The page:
UH-1 Huey Gunship vs NVA/VC Forces by Peter E. Davies

Veteran military historian Peter E. Davies’ UH-1 Huey Gunship vs NVA/VC Forces: Vietnam 1962-75 (Osprey, 80 pp. $22, paper; $7.99, Kindle) is the book for anyone who wants to know just about everything about the UH-1 Huey helicopter in the Vietnam War. Rich in photographs and illustrations, this concise book examines and explains virtually every detail about that famed helicopter, from its inception to its war-fighting variants. The Huey, formally named the Iroquois based on the Army’s use of American tribal names for its helicopters, was the backbone of U.S. air mobility warfare in Vietnam.

In this tightly focused study of only eighty pages Davies—aided by illustrators Jim Laurier and Gareth Hector—takes the reader from the first use of helicopters in combat to the development of the gunship as an assault helicopter. Davies goes step-by-stop from concept through design innovation, evaluation, and the emergence of a new capability on the battlefield. He then discusses air mobility in the Vietnam War and how tactics and weapons evolved to meet a changing battlefield.

He also addresses the counterstrategy the Viet Cong and the North Vietnamese developed to try to neutralize the challenges of air mobility. In doing so, Davies examines NVA and VC tactics and weapons systems and how they evolved to meet the air-assault threat.

The limits of the helicopter in fighting in the Vietnam were exposed during Operation Lam Son 719 in 1971 when the NVA set up an intensive anti-aircraft artillery defense in Laos, taking a heavy toll on the assaulting helicopter force. 

Although this book is well researched, I found a few minor errors. Davies writes, for example, that the 1st Cavalry Division’s fixed-wing aircraft (the CV-2 Caribous and OV-1 Mohawks) were turned over to the U.S. Air Force in 1966. In fact, the Mohawks remained with the 1st Cav. 

That said, UH-1 Huey Gunship vs NVA/ VC Forces is an outstanding reference book. For anyone looking for a well-informed examination of Hueys in the Vietnam War, this is it.

–John Cirafici

Take Me Home Huey by Steve Maloney and Clare Nolan

At nearly ten-by-twelve inches in size, Take Me Home Huey: Honoring American Heroes Through Art (Take Me Home Huey Publishing, 216 pp. $45) by Steve Maloney and Clare Nolan offers a new historical dimension of the American War in Vietnam. The book explains why and how Steve Maloney took a wrecked and abandoned UH-1H Huey helicopter (#174) and turned it into a unique piece of art to commemorate the 50th anniversary of the conflict: a symbol that celebrates brotherhood, dedication, and self-sacrifice among American service personnel..

Co-author Clare Nolan’s expertise in high-stakes drama storytelling greatly enhances the book’s military value. She has written documentaries and created multimedia productions about war and space for National Geographic and Discovery television channels.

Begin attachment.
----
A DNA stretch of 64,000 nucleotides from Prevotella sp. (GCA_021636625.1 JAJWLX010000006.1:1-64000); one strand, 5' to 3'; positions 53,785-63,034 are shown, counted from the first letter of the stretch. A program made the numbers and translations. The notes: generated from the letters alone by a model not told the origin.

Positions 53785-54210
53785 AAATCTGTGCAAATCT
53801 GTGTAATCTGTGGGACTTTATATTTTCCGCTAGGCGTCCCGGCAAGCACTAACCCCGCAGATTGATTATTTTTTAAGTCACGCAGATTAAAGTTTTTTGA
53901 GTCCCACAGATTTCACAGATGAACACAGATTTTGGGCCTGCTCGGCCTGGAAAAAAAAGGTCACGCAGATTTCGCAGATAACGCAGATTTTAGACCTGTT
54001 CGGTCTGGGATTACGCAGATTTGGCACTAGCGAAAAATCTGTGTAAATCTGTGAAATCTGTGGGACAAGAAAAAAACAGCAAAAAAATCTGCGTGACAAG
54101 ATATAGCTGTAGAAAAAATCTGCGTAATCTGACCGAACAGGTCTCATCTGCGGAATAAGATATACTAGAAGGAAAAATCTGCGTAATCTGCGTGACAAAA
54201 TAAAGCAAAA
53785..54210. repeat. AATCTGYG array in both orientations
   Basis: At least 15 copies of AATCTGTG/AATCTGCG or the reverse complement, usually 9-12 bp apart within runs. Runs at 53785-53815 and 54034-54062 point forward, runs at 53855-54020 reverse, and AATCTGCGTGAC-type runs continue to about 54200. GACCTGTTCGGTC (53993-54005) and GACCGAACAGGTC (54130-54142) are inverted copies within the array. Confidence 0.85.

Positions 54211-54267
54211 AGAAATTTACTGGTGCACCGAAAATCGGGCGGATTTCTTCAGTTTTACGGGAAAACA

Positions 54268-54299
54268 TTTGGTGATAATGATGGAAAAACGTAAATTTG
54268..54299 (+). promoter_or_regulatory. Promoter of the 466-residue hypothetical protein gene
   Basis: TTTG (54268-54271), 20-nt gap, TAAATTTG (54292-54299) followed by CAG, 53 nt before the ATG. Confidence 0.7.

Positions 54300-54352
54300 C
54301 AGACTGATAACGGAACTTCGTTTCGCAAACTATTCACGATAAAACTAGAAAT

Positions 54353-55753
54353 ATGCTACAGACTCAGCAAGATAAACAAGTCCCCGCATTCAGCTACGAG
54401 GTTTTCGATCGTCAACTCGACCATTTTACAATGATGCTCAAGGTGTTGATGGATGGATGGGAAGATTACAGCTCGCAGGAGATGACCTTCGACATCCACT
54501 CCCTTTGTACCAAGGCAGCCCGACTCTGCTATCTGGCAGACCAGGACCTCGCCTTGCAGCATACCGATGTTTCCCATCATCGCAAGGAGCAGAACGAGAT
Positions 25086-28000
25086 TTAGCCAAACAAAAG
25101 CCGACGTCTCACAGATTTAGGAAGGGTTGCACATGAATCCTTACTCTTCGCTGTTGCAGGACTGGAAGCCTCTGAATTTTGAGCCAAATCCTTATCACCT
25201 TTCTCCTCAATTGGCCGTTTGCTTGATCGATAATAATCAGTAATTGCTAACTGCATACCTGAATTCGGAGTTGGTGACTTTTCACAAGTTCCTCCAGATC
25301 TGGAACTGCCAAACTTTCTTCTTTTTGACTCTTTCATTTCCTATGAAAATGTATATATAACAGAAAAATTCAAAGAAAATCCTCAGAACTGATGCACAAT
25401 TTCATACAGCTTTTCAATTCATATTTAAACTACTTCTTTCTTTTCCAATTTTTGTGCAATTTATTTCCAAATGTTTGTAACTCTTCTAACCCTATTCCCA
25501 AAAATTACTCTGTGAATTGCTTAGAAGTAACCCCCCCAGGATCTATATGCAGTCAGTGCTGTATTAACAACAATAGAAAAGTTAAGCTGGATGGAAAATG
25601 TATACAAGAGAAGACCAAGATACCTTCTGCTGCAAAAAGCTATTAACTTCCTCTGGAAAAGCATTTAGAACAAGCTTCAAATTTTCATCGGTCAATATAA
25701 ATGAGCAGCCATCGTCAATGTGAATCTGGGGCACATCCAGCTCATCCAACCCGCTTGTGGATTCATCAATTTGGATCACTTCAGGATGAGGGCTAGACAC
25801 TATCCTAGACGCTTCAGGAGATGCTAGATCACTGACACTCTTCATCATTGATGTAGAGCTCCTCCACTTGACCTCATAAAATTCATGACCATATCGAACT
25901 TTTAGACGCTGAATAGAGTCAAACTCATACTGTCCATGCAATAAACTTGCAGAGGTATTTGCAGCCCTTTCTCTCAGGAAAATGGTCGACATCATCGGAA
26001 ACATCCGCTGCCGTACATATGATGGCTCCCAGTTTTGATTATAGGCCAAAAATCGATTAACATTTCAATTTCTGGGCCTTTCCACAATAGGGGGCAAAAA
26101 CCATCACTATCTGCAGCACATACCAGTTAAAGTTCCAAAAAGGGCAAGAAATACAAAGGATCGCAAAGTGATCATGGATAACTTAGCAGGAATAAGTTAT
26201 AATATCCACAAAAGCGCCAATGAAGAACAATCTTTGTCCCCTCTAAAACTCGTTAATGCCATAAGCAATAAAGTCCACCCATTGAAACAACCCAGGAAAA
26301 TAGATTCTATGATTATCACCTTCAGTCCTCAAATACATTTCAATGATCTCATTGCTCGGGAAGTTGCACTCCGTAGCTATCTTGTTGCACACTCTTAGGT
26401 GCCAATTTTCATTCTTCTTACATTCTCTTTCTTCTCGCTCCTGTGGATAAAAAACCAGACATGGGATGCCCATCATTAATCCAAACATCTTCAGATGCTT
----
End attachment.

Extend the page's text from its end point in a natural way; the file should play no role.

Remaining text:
Maloney’s artistic career involves repurposing found objects—especially things originally designed to move. Recognition of his artwork began in 2001 with exhibitions in museums, galleries, and traveling shows, following a successful business career. He had served as a member of the 156th Signal Battalion of the Army National Guard in Michigan from 1963-69. This background, coupled with a fascination with helicopters, focused Maloney on his commemorative goal.

Take Me Home Huey vividly recollects Maloney’s quest for the “perfect canvas” for his project. To start the search, he interviewed American Vietnam War veterans. He tells us what they taught him in two chapters that detail wartime helicopter missions, with an emphasis on the shoot down of Huey #174 in 1969. He cleverly charts the aircraft’s 30 years of service that ended two decades before he found its frame in a scrapyard in Arizona in 2014.

The book comes alive in many ways. Opening its huge pages to double-truck photographs of Hueys and of soldiers in danger and pain made me feel as if I were gliding through a time warp into the past. The dynamic images gave me rushes of nervous appreciation for crewmen and grunts whose survival depended on helicopters.

In equally detailed chapters Maloney explains how he enlisted help from many veterans and well-wishers to find Huey #174 and the parts he needed for its reconstruction. He repeatedly reconfigured the design of his paint job to match veterans’ memories. Thirty-six pages of double-spread photographs show the Huey from different angles. Drawings, slogans, and lists cover the airframe to symbolize and grunts’ dreams and needs from long ago.

When paraded before the public, the Huey #174 has reunited men who had not seen each other for decades. New feelings and truths arise and old feelings are reborn. The flood of emotional impact generated by the helicopter motivated the authors to also discuss PTSD and art therapy as a way to help combat the emotional trauma of war. At every opportunity, they champion veterans’ welfare and sense of community.

Huey #174 spent two years traveling to 29 venues in 11 states from November 2015 to November 2017. By then, the project also included original music and songs, poems, films, and a PBS documentary. At least a million people viewed it in person.

In 2019, Huey #174 became a permanent part of the collection of the Palm Springs Air Museum in California.

The Huey’s website is takemehomehuey.org/sculpture

—Henry Zeybel